Busch: Yeah, there was a restart at Talladega and a restart at Chicago, well, there was one at Daytona but I wasn't affected by it, and here again today, where I was able to take advantage of two cars and advance my position and so I never lost on a restart. So I feel as if that had a great benefit toward the final outcome and just the way that the whole race progressed today. We got a caution at halfway. I almost contemplated coming in to get tires, but I knew that would be probably a wrong decision based on track position is so vital here at Indy, and so the race just progressed a little bit further. My car got a little bit on the tight side. I saw Mark catch up to me but yet his car got tight, as well. So we just needed a better balance, I believe, or I needed to back the corner up. You know, hindsight, I think I did the job I needed to do, and if I was more aggressive, I may have been able to challenge for the lead.
Moderator: Any more questions for Kurt?
Q: Have you had enough time, probably haven't with the Cup practice, to figure out where this ranks among your career achievements so far?
Busch: It's real satisfying to know that my father and I would just sit on the couch and observe these IROC races and the amount of talent and competitorship that was within these races because the guys are always friendly and the guys always just want to rub each other's face in the dirt, and so you have that camaraderie going back and forth on how competitive this is, and it really means a lot. To compare this to my first Winston Cup win wouldn't be something wrong at all and of course my Southwest Tour championship that I achieved in 1999, you know, championships are few and far between. And to put this on the shelf, it's wonderful and it's something that I worked very hard for and I was fortunate to be in the positions I was all year long with the IROC series. And so this ranks up above that Southwest Tour Championship, right along with my Winston Cup win at Bristol.
Moderator: Well, Kurt, congratulations, we're going to go ahead and let you go, you start sixth tomorrow in the Brickyard 400. Good luck.
Busch: Thank you.
Moderator: Now joining us in the Trackside Press Conference Room is the pole sitter for the Brickyard 400, Kevin Harvick. First of all, Kevin, it's just a pole, but it's a pole for the Brickyard 400. What does this do for the team and you heading into tomorrow?
Kevin Harvick: Well, it gives us a lot of confidence, that's for sure because, you know, I'm not the greatest qualifier in the world, and to lay down a lap like that and sit on the pole at the Brickyard is pretty cool and, you know, the guys are all pumped up. We struggled a little bit in happy hour at the beginning of it and got our car really good at the end. So we're looking forward to tomorrow and you can't get any better track position than what we've got at the start of the race. So we need to try and lead and get those five points, because right now that means a lot. But trying to put ourself in a position to win the race is the ultimate goal tomorrow.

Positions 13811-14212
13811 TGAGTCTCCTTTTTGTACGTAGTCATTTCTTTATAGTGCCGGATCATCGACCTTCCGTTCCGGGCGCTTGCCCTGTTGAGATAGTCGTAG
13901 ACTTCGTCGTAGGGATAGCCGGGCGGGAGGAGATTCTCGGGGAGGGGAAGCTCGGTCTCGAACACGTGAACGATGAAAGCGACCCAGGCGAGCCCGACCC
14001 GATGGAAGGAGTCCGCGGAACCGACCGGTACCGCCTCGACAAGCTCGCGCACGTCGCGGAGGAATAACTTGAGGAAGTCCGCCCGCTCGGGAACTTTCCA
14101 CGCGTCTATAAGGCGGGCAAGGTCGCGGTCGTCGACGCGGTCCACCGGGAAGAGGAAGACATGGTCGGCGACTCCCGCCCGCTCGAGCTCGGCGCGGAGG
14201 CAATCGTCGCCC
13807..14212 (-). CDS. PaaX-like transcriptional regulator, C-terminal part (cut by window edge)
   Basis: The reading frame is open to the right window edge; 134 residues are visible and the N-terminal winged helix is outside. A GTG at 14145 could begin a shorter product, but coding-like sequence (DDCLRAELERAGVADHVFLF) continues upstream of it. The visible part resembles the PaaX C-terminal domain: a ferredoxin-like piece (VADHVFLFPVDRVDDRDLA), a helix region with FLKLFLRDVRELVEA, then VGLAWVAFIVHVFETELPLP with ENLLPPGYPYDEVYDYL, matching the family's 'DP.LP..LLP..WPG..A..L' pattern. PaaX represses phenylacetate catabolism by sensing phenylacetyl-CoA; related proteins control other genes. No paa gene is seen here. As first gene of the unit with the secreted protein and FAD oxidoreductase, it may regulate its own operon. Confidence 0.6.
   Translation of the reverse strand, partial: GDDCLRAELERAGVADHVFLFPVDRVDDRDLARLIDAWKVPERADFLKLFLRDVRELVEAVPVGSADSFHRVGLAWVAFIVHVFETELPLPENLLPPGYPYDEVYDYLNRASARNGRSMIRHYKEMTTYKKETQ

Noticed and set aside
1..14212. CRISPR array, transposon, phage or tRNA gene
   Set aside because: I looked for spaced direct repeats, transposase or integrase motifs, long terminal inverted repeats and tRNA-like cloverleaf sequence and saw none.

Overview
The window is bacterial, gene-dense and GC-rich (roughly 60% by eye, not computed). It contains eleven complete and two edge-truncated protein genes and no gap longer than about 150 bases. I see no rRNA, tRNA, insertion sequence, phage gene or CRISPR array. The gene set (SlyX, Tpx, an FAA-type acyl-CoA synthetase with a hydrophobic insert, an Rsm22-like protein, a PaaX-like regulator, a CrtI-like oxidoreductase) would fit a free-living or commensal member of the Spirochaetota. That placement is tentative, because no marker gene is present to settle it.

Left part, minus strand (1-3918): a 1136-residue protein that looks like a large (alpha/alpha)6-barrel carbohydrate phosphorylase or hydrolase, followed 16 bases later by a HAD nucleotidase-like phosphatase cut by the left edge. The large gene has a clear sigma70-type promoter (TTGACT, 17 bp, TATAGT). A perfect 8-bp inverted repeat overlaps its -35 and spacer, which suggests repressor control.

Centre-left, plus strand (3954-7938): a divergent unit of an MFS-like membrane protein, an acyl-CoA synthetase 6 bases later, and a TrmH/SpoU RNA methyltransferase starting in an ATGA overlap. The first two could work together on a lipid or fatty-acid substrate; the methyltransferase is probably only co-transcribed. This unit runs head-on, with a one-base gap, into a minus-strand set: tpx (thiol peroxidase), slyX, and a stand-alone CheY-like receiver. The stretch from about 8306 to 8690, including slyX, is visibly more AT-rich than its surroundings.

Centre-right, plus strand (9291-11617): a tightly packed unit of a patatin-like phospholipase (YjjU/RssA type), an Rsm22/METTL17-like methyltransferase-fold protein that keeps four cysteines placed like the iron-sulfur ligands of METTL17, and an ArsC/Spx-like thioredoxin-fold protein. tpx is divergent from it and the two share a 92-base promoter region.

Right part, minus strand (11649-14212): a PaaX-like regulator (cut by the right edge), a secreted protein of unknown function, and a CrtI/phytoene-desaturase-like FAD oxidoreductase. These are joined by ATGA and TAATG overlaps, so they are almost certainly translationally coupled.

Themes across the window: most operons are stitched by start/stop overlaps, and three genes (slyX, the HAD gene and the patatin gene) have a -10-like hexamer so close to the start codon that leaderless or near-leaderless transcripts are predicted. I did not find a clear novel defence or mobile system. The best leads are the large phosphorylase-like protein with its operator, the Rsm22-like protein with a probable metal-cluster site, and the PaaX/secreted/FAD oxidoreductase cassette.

Moderator: This will be Kevin's third Brickyard 400 start. His first in 2001 he started 11th, finished 11th, but led 18 laps of that race. Last year in 2002, he started seventh and finished fifth. We'll throw it open to questions for Kevin.
Q: Yeah, Kevin, this has been, I guess, you would call it an uncharacteristically quiet season for you so far. Is that by design?
Harvick: It's too much work to cause a lot of commotion, but, you know, we've just got to take all the energy that I have and channel it toward the right things and racing a lot more this year in the Busch car and fortunate to have the IROC car and I've raced my truck a few times, but just learned how to -- it's no different than everyday life, just focus so much on one thing, focus on what I need to focus on during the weekends and don't dwell on things during the week and really just, you know, try to live my life during the week. It's really important to me what happens on the weekends, but it doesn't make my life stop during the week, so that's the main thing that I've tried to focus on this year.
Q: Kevin, I'd lake to hear your thoughts on the stature of the Brickyard 400 versus the Daytona 500.
Harvick: For us, it's pretty much the same emphasis that we put on the Daytona 500. You know, for myself and the guys, to sit on the pole here is a total team effort. I have nothing to do with sitting on the poles at Talladega or Daytona, those are strictly race cars and power and, you know, tricks here and there. So when we come and you do something here and you know that everybody has put as much emphasis on this race as they do for Daytona or anything like that, it makes you feel like you've really accomplished something. You know, I grew up an open-wheel fan, being from Bakersfield, a Rick Mears fan, so I always thought I was going to race Indy cars. And my father said no, he wouldn't even let me drive a midget. So he worked on stock cars, and that was the direction that I headed in.
Q: Is this as big as Daytona 500, this race?
Harvick: It's right there. I mean, stock cars have a small advantage at the Daytona 500, but it's close, for me anyway. I'm not going to speak for everybody else.
Q: Kevin, you didn't just step on it and get the pole, I mean, there were records set, there were like 10 people that surpassed it, and I think four that busted the record, so you were the top of the group that broke the record. Is your car that good for tomorrow and how do you translate this pole to the race on Sunday?
Harvick: Well, I think the biggest thing you translate from the pole is track position. You know, the whole day you're going to be trying to decide if you want two tires, you want four tires and really trying to be able to keep that. But our car was terrible at the beginning of happy hour, and we made two small little changes, and, man, it really took off. I'm so excited about the race tomorrow, just for the fact that our car's running good and we were able to adjust on it in happy hour. We haven't raced this car since Las Vegas, and I think it's on its third body, and we've never even taken it to the racetrack. So it's the same chassis that we raced here last year and had a lot of success and won Chicago with last year, so the car -- the chassis itself has always done it good and it's just working out the small characteristics of the body.
Q: Could you just comment a little bit more, expand on how the pole will help you in the early part of the race, how you hope to capitalize on that advantage?
Harvick: Well, the biggest thing is just leading the lap right off the bat and then you can get that out of the way. But, you know, obviously pit stalls come into play and getting a pit stall either the first stall or one with an open end, I don't even know where they pick, but I know it's one of the two, and, you know, the main thing is just when you start up front, it makes your day -- usually makes your day a lot easier unless you have problems. If you're off a little bit during one or two runs, you usually fall back seventh or eighth, and if you're starting 25th or 30th, it seems like it takes forever to make you up three or four spots. So just need to make sure we capitalize on it all day.